I studied Computer Science at university - we called it CompSci. I’d always been interested in computers and I enjoyed learning more about how they work and how to think about programming them. Some of the classes I enjoyed were Operating Systems, Networking, and Distributed Systems.

I’d taught myself programming because I wanted to make videogames, although now thirty years later I still haven’t made any videogames! (Although several of my classmates had never done any programming before, so it wasn’t a requirement.) I chose CompSci because I already enjoyed programming, and also because I thought it would be easier than Physics or Engineering, which were other subjects I was interested in. My CompSci classes turned out to be mostly theoretical and not involve much actual programming, but I’ve heard American universities set more programming homework than English ones do.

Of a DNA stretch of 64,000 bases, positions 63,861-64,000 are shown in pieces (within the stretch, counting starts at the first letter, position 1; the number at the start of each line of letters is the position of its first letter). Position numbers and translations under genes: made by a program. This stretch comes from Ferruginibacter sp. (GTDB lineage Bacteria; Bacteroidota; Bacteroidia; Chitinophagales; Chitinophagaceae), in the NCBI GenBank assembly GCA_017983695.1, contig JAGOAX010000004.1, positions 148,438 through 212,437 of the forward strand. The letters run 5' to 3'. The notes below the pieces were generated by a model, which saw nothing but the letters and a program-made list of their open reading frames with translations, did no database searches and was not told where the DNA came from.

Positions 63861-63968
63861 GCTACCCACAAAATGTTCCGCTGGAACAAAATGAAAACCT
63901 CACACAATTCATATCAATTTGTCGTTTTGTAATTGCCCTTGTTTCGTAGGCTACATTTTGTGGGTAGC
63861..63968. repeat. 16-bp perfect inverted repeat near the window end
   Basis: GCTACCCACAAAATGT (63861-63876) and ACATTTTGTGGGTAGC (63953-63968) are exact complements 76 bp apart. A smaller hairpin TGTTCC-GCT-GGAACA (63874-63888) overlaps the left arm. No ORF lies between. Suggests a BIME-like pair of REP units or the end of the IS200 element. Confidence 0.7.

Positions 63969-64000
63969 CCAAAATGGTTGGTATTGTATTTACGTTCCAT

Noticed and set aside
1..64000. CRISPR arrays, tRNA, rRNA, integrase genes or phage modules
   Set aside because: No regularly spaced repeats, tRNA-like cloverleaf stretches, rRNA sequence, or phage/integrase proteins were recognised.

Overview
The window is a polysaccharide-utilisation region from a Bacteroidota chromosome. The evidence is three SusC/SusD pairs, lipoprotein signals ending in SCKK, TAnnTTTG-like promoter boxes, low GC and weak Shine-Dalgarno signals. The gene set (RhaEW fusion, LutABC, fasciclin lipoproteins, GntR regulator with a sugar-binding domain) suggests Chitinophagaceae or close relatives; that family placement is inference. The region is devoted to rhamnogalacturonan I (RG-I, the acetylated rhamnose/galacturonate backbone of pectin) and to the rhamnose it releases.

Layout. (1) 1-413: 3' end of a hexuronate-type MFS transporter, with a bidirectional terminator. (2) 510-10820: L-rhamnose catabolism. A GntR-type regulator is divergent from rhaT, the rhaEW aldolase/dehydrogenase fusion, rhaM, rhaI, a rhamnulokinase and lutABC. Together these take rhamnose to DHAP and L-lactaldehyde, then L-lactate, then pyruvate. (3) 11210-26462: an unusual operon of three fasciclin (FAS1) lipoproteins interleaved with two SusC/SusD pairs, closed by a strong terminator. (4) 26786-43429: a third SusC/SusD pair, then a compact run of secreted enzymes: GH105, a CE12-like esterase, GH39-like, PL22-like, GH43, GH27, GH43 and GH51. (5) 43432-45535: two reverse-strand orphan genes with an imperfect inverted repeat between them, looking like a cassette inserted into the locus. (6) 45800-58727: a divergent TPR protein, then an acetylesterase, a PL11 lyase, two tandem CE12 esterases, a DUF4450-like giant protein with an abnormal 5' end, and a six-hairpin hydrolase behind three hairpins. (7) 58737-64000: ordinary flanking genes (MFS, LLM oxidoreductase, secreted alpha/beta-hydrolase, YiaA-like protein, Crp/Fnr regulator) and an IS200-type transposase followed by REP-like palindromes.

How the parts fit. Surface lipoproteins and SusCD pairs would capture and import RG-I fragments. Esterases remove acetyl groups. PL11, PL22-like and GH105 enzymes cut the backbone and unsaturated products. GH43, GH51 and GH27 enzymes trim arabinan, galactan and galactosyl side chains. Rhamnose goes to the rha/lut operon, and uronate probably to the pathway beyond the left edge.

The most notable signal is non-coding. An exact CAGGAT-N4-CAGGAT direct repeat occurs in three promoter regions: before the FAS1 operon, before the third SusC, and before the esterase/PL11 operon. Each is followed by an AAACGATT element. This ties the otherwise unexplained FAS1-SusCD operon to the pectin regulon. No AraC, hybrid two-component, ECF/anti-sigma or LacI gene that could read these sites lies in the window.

These days I’m a professional software engineer, and really enjoy writing code for a living. I don’t do much computer science in my day to day work - most programming doesn’t involve that much theory - but the degree did teach me useful concepts like how the internet works and how to design programs to be fast.